When Manoj K Jayan steps out of his car, at the entrance of a five-star hotel in Kochi, the staff welcomes him with warm smiles. He is wearing a full-sleeve blue shirt, black trousers and matching canvas shoes.
To get some privacy, he is allowed inside a closed restaurant from where classical music can be heard on the sound system.
Manoj is feeling good. The actor has just entered his 30th year in Mollywood. And he remembers his first shot as if he did it just the other day.
“I had a small role as a horse owner in Ente Sonia,” he says. “Ratheesh, top star of that time, and Geetha were the leading pair. It was a party scene, but I did not feel nervous. The shot went fine. But unfortunately, the film never got released.”
Despite the inauspicious start, Manoj went on to act in hundreds of films in Tamil, Telugu, Hindi, Kannada and Malayalam.
On his longevity in the industry, Manoj says, “I have avoided playing stereotypical characters. Secondly, I have not irritated the audience with my behaviour, either on the professional or personal front.”
Apart from that, Manoj is well-versed in the craft of acting. And he got most of the tips from director Hariharan. “He told me that it is not so important to be fair, handsome or have a muscular body. What matters is how you express yourself, especially through eyes. The audience is always looking at your eyes. So, it is the best way to hold their attention. And your body movements will automatically align with the emotion in your eyes,” says the 51-year-old actor.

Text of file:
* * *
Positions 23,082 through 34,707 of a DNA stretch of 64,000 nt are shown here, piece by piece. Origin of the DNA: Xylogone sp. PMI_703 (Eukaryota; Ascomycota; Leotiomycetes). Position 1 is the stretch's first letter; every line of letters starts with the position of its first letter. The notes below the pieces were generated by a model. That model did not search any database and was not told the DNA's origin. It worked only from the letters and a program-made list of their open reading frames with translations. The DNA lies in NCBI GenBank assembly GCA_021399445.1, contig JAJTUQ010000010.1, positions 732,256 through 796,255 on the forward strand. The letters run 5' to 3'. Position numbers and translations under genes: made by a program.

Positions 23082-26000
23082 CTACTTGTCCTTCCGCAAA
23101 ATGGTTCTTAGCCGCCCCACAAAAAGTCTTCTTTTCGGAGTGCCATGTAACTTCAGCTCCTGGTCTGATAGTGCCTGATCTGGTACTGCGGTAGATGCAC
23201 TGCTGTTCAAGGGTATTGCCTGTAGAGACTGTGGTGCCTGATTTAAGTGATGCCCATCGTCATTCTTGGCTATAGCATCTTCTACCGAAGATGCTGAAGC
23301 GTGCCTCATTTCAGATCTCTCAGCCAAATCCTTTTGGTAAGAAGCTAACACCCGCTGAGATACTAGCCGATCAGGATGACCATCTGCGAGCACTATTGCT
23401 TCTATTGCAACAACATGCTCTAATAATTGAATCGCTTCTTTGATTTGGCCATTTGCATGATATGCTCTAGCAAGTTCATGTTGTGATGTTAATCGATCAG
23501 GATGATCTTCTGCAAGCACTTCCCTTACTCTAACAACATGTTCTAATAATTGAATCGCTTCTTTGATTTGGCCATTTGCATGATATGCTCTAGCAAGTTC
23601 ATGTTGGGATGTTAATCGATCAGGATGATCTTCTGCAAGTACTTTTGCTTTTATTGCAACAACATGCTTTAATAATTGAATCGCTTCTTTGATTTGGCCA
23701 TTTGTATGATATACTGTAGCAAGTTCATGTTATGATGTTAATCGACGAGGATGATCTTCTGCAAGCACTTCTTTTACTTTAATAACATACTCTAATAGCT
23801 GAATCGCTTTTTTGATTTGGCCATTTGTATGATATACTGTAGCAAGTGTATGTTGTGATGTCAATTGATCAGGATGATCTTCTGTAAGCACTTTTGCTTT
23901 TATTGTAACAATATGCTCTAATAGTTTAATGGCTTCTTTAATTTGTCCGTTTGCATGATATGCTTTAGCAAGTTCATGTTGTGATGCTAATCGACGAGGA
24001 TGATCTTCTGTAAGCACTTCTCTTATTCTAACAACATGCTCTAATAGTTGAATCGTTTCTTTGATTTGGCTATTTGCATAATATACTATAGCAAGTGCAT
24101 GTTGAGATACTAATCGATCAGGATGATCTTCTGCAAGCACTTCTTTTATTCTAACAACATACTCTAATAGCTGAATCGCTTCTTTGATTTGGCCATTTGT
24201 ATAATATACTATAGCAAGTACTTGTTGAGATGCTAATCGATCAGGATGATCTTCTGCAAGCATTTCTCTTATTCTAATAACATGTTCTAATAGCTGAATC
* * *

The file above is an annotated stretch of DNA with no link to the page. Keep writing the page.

Manoj has been feted for his roles as Kuttan Thampuran in Sargam, Thalakkal Chandu in Pazhassi Raja, Kunjiraman in Kaliyachan, and Digambaran in Anandabhadram.
And right from the beginning, Manoj had his priorities clear. He never aspired to be a superstar. “I am happy to be regarded as a noted actor who does good roles,” he says. “That has been my aim all along.” And this has turned out to be the right decision because Manoj is still getting roles.
Surprisingly, despite being in the industry for so many years, he says it is impossible to predict which film will be a hit or flop. But there are ways to increase the chances of success. “If a film has to do well, it needs one of the two elements—either it should be an entertainer or should have a clear encouraging message,” he says.
Also, there should be clarity in the story-telling. “When the audience leaves the theatre, they should not ask, ‘What did the director mean? What was the message?’” he says. “Instead, they should say, ‘This is a superb film’, with smiles on their faces.”
There is no doubt that Manoj has a clear-cut practical vision. Even though he is the son of famed Carnatic musician Jayan, he never ventured into singing. “Since childhood, I realised there is only one genius in music and he is KJ Yesudas. So I wondered whether I should enter. In the end, I opted for films. And my decision turned out to be correct, because, even today, there is nobody who can match Yesudas,” he says.
In the end, music’s loss has been cinema’s gain. And nobody’s complaining.
“If a film has to do well, it needs one of the two elements—either it should be an entertainer or should have a clear encouraging message.”